Leading owner Lloyd Williams has called for immediate action to be taken as the racing industry reckons with the scandal surrounding the mistreatment of its animals.
His appeal comes as Australia’s agriculture ministers prepare to urgently discuss the welfare of retired racehorses following an ABC report into Queensland slaughterhouses.
In the video above: Bruce McAvaney’s heartfelt plea
The report showed footage of workers at a Meramist abattoir north of Brisbane tormenting horses before they were killed.
The sickening vision has put pressure on the industry at the start of the spring racing carnival, with the welfare of all animals at the centre of numerous discussions.
In a heartfelt plea broadcast around Australia, commentator and small-time owner Bruce McAvaney said “we need to shine a spotlight on whatever might be lurking in the shadows”.
Williams, meanwhile, said the sport needs to save itself by acting on a divisive issue not out of sight but witnessed during each and every race.
“Australia needs to be at the forefront and withdraw the whip,” the six-time Melbourne Cup winner told News Corp.
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“If we are not proactive, the industry will be lucky to survive. If the industry doesn’t do something, it will be done for them.
“The world has changed. The whip has to go.”
Jockeys in Australia have unlimited use of the whip in the final 100 metres of races in addition to a maximum of five uses prior to that point.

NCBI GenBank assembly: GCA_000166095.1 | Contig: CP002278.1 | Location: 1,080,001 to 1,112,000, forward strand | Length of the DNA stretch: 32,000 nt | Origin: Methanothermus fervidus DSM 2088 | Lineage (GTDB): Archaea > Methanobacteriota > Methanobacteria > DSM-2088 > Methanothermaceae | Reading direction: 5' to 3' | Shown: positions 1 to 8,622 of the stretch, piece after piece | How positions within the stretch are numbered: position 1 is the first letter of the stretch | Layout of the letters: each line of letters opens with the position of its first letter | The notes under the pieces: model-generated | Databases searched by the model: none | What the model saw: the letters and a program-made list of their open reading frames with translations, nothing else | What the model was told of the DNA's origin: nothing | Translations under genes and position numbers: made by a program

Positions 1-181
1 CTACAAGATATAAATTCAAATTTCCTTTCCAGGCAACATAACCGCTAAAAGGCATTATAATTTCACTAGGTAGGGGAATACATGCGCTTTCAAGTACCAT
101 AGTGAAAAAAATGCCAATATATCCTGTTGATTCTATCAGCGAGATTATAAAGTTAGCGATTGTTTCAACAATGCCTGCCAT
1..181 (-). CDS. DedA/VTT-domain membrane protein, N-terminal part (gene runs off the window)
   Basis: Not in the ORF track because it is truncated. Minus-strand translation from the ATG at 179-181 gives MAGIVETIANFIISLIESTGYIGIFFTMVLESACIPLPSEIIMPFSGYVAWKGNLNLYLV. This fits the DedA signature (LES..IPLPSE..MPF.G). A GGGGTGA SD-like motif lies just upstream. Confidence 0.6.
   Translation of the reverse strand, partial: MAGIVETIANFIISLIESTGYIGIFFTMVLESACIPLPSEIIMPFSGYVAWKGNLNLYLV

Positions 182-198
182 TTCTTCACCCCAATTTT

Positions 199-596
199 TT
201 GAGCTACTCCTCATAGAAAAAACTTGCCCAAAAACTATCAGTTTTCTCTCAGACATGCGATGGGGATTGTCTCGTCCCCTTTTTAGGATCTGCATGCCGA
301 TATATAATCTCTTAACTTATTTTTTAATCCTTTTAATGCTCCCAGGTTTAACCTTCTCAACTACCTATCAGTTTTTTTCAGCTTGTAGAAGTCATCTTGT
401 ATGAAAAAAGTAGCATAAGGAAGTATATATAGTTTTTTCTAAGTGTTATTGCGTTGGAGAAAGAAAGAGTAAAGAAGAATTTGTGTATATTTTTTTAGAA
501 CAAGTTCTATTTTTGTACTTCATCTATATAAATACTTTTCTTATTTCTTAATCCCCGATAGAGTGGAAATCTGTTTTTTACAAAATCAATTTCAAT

Welfare on government agenda
Federal Agriculture Minister Bridget McKenzie said the issue would be a top priority at Friday’s meeting with her counterparts in Melbourne.
“It’s really important that we have a discussion as the country’s agriculture ministers about how we adopt and practice world’s best animal welfare standards,” she told a Senate estimates hearing in Canberra on Tuesday.
Queensland Premier Annastacia Palaszczuk on Tuesday announced an inquiry into oversight of retired racehorses and operation of facilities accepting horses for slaughter.
‘The world has changed. The whip has to go’
Senator McKenzie said the vision was horrific, noting animal welfare was a state government responsibility.
Under questioning from Greens senator Mehreen Faruqi, the agriculture minister said she hadn’t watched the full report aired on 7.30.
But Senator McKenzie rejected claims she was not taking the matter seriously, arguing elevating the issue at the ministerial meeting showed it was a priority.
Senator Faruqi implored her to watch the full report.
“I was bawling my eyes out for the full 40 minutes, as were people across Australia,” she said.
Agriculture deputy secretary Malcolm Thompson said the department’s on-plant vet had raised concerns about animal welfare over the state of horses presenting for slaughter at Meramist.
He said the concerns were referred to authorities in Queensland, with states responsible for animal welfare while the federal department’s role is limited to export abattoirs.
“Consistent with the department’s responsibilities, we are conducting a critical incident audit of the facility at the centre of recent footage depicting the mistreatment of horses,” it said in a statement.
The department will produce a preliminary report this week before determining any regulatory action which could be taken.
‘I was bawling my eyes out for the full 40 minutes’
Queensland authorities have requested the footage from the ABC to help work out when the incidents took place.
“The department urges anyone with evidence or concerns about animal welfare to immediately report it to the relevant state jurisdiction,” the statement said.
– with AAP